A legislative update from State Senator Mae Beavers


Senator Mae Beavers

Senator Mae Beavers

NASHVILLE, TN-State lawmakers returned to Capitol Hill this week to begin the work of the first regular week of the 106th General Assembly.  The first order of business was a joint session of the House and Senate to hear Governor Phil Bredesen’s State of the State address.  

The governor had been scheduled to lay out his budget plans in the annual address, but due to the potential impact of the federal stimulus legislation, those details have been delayed until mid-March.

The governor emphasized in his budget address that Tennessee has a rough road ahead with its state budget regardless of the stimulus package, due to declining revenues.  That point was echoed by State Finance Commissioner Dave Goetz who told members of the Senate Finance Committee on Wednesday that Tennessee’s year-to-date collections were $522.1 million less than the budgeted estimate.  The January revenues reflected dismal holiday retail sales and is the eleventh negative growth month in sales tax collections, starting with January 2008.

“Gov. Bredesen needs to pass a responsible and conservative budget,” said Sen. Mae Beavers.  “During these uncertain times, we cannot afford to toss out our conservative principles as we move forward.  We will emerge from these hard times and Tennessee will continue to prosper as long as we govern by our principles and convictions.”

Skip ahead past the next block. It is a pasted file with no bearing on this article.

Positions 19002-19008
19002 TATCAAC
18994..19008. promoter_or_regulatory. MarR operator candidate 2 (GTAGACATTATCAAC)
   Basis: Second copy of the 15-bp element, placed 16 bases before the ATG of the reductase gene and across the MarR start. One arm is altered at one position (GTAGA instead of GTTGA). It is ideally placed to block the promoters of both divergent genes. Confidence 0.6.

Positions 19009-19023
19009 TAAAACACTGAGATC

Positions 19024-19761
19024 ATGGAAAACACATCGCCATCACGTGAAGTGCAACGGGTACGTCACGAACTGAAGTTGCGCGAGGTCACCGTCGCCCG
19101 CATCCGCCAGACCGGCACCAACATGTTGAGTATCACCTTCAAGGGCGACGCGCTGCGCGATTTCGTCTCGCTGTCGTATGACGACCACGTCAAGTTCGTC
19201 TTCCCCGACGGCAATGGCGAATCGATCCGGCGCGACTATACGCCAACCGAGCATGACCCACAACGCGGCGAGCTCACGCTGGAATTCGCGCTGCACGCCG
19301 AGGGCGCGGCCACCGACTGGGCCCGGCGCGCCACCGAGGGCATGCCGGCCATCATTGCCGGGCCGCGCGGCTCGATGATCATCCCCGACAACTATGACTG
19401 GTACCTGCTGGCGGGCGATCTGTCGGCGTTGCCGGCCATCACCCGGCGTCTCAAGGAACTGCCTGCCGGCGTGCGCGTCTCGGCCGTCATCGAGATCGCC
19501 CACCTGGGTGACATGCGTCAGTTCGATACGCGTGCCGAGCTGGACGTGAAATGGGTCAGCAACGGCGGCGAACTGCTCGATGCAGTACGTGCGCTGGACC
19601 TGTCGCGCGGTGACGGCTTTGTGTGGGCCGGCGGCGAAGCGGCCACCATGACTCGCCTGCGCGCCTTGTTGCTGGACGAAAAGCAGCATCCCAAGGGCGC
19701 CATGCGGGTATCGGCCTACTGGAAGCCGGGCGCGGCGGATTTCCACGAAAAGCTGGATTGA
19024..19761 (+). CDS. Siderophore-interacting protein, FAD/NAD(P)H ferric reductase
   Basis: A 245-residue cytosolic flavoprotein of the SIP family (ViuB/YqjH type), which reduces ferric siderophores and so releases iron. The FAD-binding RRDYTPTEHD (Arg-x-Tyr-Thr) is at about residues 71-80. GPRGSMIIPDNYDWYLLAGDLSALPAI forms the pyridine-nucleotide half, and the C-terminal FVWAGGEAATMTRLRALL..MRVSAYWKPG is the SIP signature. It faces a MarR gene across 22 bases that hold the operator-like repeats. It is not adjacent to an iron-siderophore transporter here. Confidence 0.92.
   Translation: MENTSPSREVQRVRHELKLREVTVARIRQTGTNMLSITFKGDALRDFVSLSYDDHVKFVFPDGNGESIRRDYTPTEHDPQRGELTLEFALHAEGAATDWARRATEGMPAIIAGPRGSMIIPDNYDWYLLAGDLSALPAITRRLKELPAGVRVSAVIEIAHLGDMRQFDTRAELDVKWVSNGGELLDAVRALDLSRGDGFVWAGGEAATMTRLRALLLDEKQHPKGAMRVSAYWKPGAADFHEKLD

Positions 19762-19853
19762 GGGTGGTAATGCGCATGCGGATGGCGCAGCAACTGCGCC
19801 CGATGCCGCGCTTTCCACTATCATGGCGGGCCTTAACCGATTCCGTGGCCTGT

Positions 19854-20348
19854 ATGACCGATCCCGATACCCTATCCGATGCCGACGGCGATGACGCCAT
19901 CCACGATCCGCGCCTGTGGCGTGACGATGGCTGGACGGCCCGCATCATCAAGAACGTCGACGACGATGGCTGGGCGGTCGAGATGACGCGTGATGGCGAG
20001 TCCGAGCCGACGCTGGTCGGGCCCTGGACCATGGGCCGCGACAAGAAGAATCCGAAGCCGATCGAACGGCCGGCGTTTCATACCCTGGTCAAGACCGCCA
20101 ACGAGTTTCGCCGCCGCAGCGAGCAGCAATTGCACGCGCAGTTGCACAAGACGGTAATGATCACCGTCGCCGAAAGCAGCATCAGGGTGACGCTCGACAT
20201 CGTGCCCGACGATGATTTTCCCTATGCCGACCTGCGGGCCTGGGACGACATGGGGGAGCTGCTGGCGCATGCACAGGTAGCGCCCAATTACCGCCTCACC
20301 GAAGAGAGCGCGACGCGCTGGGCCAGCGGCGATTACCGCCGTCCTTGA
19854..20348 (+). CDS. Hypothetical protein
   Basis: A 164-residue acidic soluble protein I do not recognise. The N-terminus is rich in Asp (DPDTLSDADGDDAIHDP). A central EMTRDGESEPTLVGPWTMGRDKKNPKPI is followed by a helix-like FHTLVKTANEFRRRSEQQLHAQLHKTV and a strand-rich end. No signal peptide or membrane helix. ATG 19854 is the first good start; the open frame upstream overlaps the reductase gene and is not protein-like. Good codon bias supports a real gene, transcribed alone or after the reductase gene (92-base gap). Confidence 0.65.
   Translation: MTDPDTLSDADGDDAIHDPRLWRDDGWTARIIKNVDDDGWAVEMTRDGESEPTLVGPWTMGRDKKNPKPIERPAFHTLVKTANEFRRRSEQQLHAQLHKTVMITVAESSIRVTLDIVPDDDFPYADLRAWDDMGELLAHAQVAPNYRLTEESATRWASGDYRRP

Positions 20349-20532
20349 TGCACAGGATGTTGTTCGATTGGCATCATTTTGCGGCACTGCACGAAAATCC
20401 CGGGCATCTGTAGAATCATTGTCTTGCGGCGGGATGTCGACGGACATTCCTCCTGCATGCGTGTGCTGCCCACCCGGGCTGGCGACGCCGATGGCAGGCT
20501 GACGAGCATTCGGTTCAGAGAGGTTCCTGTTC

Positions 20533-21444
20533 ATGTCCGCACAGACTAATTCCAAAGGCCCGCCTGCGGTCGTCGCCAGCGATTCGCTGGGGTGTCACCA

Senate committees convene

Senator Beavers began work in all three of her committees this week, hearing reports in the Transportation and Commerce committees, in addition to holding an organizational meeting for the Judiciary Committee.  In the Commerce Committee, Greg Gonzales, Commissioner Department of Financial Institutions, told members that Tennessee’s state banking system remains sound “despite the increased number of problem assets that we are seeing in the system resulting from the current economic environment.”  He said state banks remain profitable as a whole and capital averages far exceed national averages.  Gonzales noted, however, the non-bank mortgage industry has had a reduction of mortgage loan originators by half.  Delinquencies have been most dramatic in construction and loans, particularly those in larger projects.

“It is very important we work to ensure our banking system remains strong as we move through these hard times,” said Sen. Beavers.  “The Commerce Committee will continue to hold people accountable for their actions and to make sure there is transparency available on all levels of our banking system.”

Sen. Beavers to again chair Judiciary Committee

Sen. Beavers will once again serve as the Chairman of the Judiciary Committee – one of the most important and largest committees in the Senate.  She plans to hear a variety of issues ranging from gun and ammunition bills, sexual predator bills, as well as bills governing the way Tennessee selects its judges.  

Sen. Beavers welcomed new members Sen. Mike Faulk, Sen. Doug Overbey, and new committee member Sen. Dewayne Bunch to Senate Judiciary as well as six returning members.  Those members include Judiciary Vice-Chair Doug Jackson, Sen. Diane Black, Sen. Jim Kyle, Sen. Beverly Marrero, and Sen. Paul Stanley. 

Next week the committee plans to hear a presentation regarding changes to the rules of the courts and a presentation regarding incarceration costs, in addition to hearing bills discussing criminal procedure and sexual offenders.  “I look forward to once again serving my district and my state as the Chair of the Judiciary Committee.  Even amidst the current financial and political environment, I encourage all leaders to move forward to tackle the difficult tasks at hand for everyday Tennesseans,” said Sen. Beavers.